The House’s Work on Counterterrorism
The Chairmen’s Task Force on Counterterrorism and Homeland Security—formed in the aftermath of the terrorist attack on Paris last November—met today to discuss how the House can respond to the Orlando terrorism attack in the weeks to come.
America is no stranger to terrorism, but these new threats are of a different nature than the old. In Orlando, a single man fueled by a militant Islamist ideology and highly likely to have been at least in part radicalized online killed 49 of our fellow Americans. We don’t yet know exactly how he was radicalized or who, if anyone, he was in contact with.
In the past several months, the House has passed several bills developed by the Chairmen’s Task Force on Counterterrorism and Homeland Security to identify potential terrorists on American soil and prevent attacks from happening:
- H.R. 4401, The Amplifying Local Efforts to Root Out Terror (ALERT) Act, passed unanimously in the House and scales up fusion centers that analyze threats around the country to improve our counter-radicalization efforts.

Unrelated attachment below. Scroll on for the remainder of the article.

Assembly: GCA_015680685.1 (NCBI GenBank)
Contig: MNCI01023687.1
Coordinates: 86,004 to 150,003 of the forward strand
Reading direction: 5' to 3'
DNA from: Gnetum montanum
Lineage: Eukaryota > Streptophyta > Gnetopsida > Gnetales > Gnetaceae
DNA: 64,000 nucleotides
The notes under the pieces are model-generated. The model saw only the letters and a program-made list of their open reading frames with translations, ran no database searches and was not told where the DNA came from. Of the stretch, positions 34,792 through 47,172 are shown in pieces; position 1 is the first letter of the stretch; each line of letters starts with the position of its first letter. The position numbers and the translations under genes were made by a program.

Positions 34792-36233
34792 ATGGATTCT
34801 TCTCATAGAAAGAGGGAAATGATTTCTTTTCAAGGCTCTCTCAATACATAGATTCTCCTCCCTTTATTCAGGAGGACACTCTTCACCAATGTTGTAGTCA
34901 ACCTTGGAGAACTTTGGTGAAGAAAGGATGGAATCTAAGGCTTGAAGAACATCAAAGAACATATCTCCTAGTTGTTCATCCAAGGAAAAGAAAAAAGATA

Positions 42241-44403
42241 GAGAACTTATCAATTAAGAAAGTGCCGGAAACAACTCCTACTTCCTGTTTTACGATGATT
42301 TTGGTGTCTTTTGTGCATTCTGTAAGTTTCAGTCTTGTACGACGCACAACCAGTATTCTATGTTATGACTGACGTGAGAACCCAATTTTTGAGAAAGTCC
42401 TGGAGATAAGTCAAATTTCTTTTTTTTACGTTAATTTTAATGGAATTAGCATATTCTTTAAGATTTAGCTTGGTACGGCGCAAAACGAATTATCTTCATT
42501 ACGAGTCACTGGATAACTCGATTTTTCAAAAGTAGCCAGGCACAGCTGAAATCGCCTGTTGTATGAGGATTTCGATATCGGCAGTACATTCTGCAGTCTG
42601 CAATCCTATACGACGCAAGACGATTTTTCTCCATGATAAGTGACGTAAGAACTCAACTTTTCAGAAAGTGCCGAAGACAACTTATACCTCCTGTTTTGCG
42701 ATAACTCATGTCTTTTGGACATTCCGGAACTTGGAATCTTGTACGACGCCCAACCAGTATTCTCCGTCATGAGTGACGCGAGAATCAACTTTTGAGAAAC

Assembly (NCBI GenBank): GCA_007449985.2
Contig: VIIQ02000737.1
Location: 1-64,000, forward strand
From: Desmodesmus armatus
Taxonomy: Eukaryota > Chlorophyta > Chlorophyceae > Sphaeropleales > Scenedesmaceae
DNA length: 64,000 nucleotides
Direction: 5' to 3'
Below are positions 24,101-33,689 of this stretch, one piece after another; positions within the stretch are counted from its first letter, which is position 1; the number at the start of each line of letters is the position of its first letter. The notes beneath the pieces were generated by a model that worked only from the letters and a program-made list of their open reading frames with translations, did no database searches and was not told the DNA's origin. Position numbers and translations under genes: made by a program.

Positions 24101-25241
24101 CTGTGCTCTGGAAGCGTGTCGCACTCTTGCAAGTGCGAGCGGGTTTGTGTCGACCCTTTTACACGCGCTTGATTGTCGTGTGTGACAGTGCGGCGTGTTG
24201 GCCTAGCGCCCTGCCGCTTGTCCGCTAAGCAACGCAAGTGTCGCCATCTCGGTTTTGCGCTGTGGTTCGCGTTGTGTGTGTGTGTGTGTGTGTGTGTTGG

- H.R. 4820, the Combatting Terrorism Recruitment Act, passed 322-79 and expands the use of testimonials from former extremists to fight back against terrorist recruiting of Americans.
- H.R. 4407, the Counterterrorism Advisory Board Act, passed 389-5 and improves counter-terrorism response as well as procedures for issuing terrorism alerts by centralizing decision-making at the Department of Homeland Security.
After today’s meeting, we plan to consider more legislation that the House will vote on in the weeks to come. Islamic terrorism can be stopped, but we must make changes to defend our nation and destroy terrorism at the root.